Visit Your Local PBS Station PBS Home PBS Home Programs A-Z TV Schedules Watch Video Donate Shop PBS Search PBS

Test of Courage



Broadcast Schedule


Facilitator's Guide
PDF version  |  Printer friendly version

The test of courage comes when we are in the minority; the test of tolerance comes when we are in the majority.

- 17th century theologian Ralph W. Sockman

Facilitator's Guide


Discussion Questions

* Classroom Activities

* Resources

* Credits and Thanks


TEST OF COURAGE: THE MAKING OF A FIREFIGHTER offers an insider's look at the trials and triumphs of a group of young men and women competing to become firefighters. Filmed over the course of three years in Oakland, California - one of the most culturally diverse cities in America - the program follows a cast of aspiring firefighters, men and women from different ethnic backgrounds, who are competing against 5,000 applicants for only 50 jobs. The program takes us inside the lives and close to the hearts of these applicants, showing us the grueling training and preparation they go through as the applicant pool gets continually narrowed down through elimination tests of physical agility, intellectual preparedness, and a subjective oral interview that goes a long way to determining if the candidate has "the right stuff" for the job.


TEST OF COURAGE takes place in a context of concern about ethnic and gender diversity in the workplace, both in the Oakland Fire Department and throughout the workplaces of America. In the America of today, the face of the workforce is rapidly changing. According to the National MultiCultural Institute, during the 1990's people of color, women and immigrants accounted for 85% of the net growth in the nation's labor force.

A theme often visible in TEST OF COURAGE is this issue of cultural and gender diversity. The film asks us to consider what role diversity does (and should) play in the selection of candidates, and what role diversity plays in the integration of new recruits into the ranks and culture of a fire department which prides itself on camaraderie, merit and courage. For the new generation of Oakland firefighters, we see how one of the most profound tests of their courage will come when the new ideals of diversity are tested in the daily reality of firehouse life and that moment of ultimate truth and trust when they have to put their lives in each others' hands.


While Oakland, CA was among the first fire departments in the nation to hire African American firefighters in the 1920's, by 1973 the city was being charged with discriminatory hiring practices against black candidates. In 1990 a Federal judge mandated the Oakland Fire Services Agency (OFSA) to increase its roster of minority and female firefighters. A number of separate lawsuits were filed in response, alleging reverse discrimination.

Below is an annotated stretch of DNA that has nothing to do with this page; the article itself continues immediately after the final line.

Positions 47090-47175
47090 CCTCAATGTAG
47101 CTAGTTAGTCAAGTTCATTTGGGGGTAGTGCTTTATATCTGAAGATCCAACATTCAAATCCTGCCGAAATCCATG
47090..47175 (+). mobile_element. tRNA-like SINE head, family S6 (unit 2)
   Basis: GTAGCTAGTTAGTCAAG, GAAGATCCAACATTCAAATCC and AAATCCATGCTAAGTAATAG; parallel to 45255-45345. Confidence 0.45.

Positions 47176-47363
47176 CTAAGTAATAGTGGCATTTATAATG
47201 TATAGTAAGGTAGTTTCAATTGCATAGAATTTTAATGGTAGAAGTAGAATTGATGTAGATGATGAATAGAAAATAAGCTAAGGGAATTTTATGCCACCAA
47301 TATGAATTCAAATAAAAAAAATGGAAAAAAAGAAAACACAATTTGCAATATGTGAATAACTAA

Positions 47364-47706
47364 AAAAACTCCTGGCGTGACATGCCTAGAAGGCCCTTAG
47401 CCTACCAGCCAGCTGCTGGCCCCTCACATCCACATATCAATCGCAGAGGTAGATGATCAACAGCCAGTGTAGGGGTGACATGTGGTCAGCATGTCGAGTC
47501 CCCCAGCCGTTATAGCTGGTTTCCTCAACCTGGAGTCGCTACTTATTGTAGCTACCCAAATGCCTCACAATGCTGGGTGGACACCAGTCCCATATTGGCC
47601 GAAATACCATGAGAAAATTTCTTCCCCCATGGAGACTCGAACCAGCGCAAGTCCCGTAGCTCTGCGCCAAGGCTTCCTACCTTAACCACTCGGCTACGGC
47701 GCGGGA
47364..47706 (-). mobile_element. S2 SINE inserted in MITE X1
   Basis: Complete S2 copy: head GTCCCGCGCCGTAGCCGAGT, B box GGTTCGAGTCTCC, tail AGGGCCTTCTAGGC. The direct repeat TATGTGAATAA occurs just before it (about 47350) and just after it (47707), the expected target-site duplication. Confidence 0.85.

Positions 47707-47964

Although the consent decree was no longer in effect in 1996, when Oakland needed more firefighters the OFSA expanded recruitment outreach to women and minority candidates and sponsored preparatory courses for the written, physical and oral interviews.

In an unexpected twist, after OFSA issued its call Californians passed Proposition 209, ending race/gender-based hiring practices statewide. OFSA nevertheless remained determined to meet its diversity goals. However, the candidates were understandably confused about how race and gender would affect hiring decisions. Of the 491 professional firefighters working in Oakland today, 13% are women and 56% people of color.

  • As of 2000, women make up 47% of the U.S. labor force. Approximately 5,200 women work as full-time career firefighters and officers, representing just over 2% of the total.

  • In 1998, there were 27,000 African-American and 9,000 Hispanic career firefighters, representing 11.8% and 3.9% of the total respectively.

  • African American women comprise about 10% of female career firefighters and officers. Detroit now has more than 20 African-American women firefighters, including District Chief Charlene Graham, who was promoted in 1996. The District of Columbia Fire Department, which has been one of the nation's leaders in hiring Black women, employs more than fifty as firefighters and an even larger number in EMS. The Oakland Fire Department currently employs more than 15 Black women out of a total force of 491.

  • In New York City, fewer than 6% of FDNY's 11,000 firefighters are men of color and women are .3% (3/10's of 1%) of the total. NYC's overall population is 30% Hispanic, 25-30% African American, 10% Asian and 51% women.

  • The following urban fire departments (more than 75 career personnel) have the highest percentages of women firefighters: Madison, Wisconsin: 14.8%; Boulder, Colorado: 14%; Clay County, Florida: 13.8%; San Francisco: 11.7%; Montgomery Co., Maryland: 10.2%. However, several large urban departments have no women at all.

  • The White House estimates that by 2050, the population of the United States will be approximately 53% White, 25% Hispanic, 14% Black, 8% Asian/Pacific Islander and 1% American Indian. (Sources: Oakland Fire Services Agency, Women in the Fire Service, National Fire Protection Association, National MultiCultural Institute and President's Initiative on Race)

Home | Story | Life of a Firefighter | Diversity | Filmmakers | Talkback | Resources | ITVS